Hundreds Welcome Home Desert Storm Reservists in Encino Ceremony : Peace: Marines had been in Okinawa eight months. Rocketdyne workers who went overseas are also feted.
The irony was almost too cruel for Gene and Betty Stricklin.
For the eight months that 21-year-old Tony Stricklin served overseas as part of Operation Desert Storm, it was the sight of those ubiquitous yellow ribbons that kept the couple tied in heart and mind to their reservist son. But at the Naval and Marine Corps Reserve Training Center in Encino on Wednesday, it was a long swathe of yellow ribbon that kept parents and son apart.
“You want to run to him and hug him,” said Betty Stricklin, 47, sounding a slight note of frustration as her stepson finally came into view at the front of a formation marching down Victory Boulevard. “But you can’t.”
The Stricklins had driven from Barstow to give their son a warm homecoming, complete with other relatives and Sandy the dog. Beneath a hot sun and cloudless skies, they joined hundreds of others who jostled, angled and leaned against a stretch of yellow ribbon separating them from the 220 local reservists just returned from active duty on the island of Okinawa.
Finally, after remarks from dignitaries and a rousing rendition of the Marine hymn punctuated by loud “Hoo-rahs!”, the moment for reunions came. The yellow ribbon crumpled to the ground, laughter rang out and tears flowed--tinged with thanks that the Headquarters and Service Company of the 2nd Battalion, 23rd Marine Regiment, did not get shipped out to the Middle East as expected.
“We were scheduled to go to Saudi Arabia,” said Sgt. Beatriz Ochoa, 26, smiling as she balanced her young nephew on her hip. “We were the second unit to go over, but they only took the first.”
“It was tough for all of us. We knew that we were going there, and it was constant training,” said Staff Sgt. Joe Sandoval, a California Highway Patrol officer at Ft. Tejon who found separation from his two young children difficult--and phone calls from Okinawa expensive. “There were so many rumors. We just knew we had to train, and that’s when you saw the seriousness of everyone.”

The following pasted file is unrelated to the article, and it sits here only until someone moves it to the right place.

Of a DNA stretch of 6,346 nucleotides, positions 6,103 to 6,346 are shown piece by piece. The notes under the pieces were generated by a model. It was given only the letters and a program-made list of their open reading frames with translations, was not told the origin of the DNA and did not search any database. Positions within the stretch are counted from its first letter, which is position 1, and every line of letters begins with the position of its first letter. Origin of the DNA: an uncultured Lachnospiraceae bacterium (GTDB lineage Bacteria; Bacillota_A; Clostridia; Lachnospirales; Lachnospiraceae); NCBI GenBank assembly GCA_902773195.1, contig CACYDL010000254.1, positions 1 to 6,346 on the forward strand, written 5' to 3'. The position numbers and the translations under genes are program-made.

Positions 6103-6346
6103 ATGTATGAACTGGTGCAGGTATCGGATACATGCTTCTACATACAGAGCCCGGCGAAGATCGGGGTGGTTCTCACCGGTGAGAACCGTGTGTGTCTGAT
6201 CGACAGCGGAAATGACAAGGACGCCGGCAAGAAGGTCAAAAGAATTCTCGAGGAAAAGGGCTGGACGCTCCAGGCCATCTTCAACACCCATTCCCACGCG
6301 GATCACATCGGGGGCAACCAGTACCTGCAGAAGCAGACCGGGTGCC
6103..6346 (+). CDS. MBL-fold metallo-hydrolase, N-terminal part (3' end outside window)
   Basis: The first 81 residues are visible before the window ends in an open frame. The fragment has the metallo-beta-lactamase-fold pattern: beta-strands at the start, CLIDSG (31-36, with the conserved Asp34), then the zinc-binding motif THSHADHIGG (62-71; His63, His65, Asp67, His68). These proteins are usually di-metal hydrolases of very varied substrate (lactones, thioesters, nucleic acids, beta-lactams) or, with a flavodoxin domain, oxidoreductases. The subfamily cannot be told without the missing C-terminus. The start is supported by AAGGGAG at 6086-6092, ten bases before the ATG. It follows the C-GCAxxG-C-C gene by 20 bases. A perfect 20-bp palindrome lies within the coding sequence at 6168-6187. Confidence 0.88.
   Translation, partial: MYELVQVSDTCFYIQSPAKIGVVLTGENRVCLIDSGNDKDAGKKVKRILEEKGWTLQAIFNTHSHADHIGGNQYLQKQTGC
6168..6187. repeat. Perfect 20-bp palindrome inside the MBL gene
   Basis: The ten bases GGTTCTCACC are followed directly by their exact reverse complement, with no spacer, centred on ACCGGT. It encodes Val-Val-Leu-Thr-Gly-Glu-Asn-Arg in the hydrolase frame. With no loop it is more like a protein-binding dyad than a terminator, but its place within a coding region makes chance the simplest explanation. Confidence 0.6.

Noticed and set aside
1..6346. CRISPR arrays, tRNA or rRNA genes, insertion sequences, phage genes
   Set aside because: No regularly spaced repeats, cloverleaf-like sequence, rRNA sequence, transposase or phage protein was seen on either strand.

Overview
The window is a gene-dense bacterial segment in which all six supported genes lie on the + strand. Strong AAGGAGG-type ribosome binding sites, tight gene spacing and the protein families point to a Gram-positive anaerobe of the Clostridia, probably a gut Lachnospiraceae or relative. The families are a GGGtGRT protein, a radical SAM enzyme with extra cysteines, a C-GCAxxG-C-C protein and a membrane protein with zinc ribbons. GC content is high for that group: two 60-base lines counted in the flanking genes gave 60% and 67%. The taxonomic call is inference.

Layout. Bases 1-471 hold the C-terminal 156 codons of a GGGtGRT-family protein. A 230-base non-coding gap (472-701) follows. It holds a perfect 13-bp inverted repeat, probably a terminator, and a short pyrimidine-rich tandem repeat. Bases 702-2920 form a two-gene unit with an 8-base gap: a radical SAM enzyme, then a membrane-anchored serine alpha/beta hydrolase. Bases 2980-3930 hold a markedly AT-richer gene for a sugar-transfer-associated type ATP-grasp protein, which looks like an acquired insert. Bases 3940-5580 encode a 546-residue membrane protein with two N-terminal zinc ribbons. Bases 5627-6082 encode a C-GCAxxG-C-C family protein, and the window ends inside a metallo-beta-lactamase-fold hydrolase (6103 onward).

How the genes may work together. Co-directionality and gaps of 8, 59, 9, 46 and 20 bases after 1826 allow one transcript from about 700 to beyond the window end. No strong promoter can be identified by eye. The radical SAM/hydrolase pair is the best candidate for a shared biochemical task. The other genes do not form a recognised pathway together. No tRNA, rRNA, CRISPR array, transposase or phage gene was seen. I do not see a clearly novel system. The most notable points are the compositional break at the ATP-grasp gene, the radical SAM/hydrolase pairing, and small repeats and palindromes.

The company was activated Dec. 8 and left for Okinawa on Christmas Eve to replace a unit that had been dispatched to the Middle East. On Wednesday, exactly one year after President Bush ordered thousands of U. S. troops to Saudi Arabia to counter the Iraqi threat, the soldiers landed at Los Angeles International Airport before being bused to Encino.
Half a dozen miles away in Canoga Park, other Desert Storm returnees were being honored. Rocketdyne, a division of Rockwell International, held a ceremony to recognize six employees who served in the Gulf War.
“We’re extremely proud . . . that they call Rocketdyne their home company, and we’re very glad to have them home,” Jeff Charney, Rocketdyne’s director of communications, told about 100 people gathered for the event.
Sgt. Michael Pevny, an industrial engineer sent to the Persian Gulf in December as an avionics technician, said the memory of one of his first nights in Saudi Arabia has been seared into his mind.
“I’ll never forget this God-awful siren,” he said. “The siren went off and the lights went on. They were launching Scuds at us. We had to throw on our gas masks.”
After an announcement of a possible chemical attack came over the loudspeakers, “all we could do was sit there and wait,” said Pevny, who returned to the United States at the end of March.
Air Force Lt. Col. Stephen Gray, who oversees defense contract work at Rocketdyne, congratulated Pevny and his reservist colleagues for a job well done.
“You went over to fight, and fight you did,” he told them. “You’re all heroes in the true sense of the word.”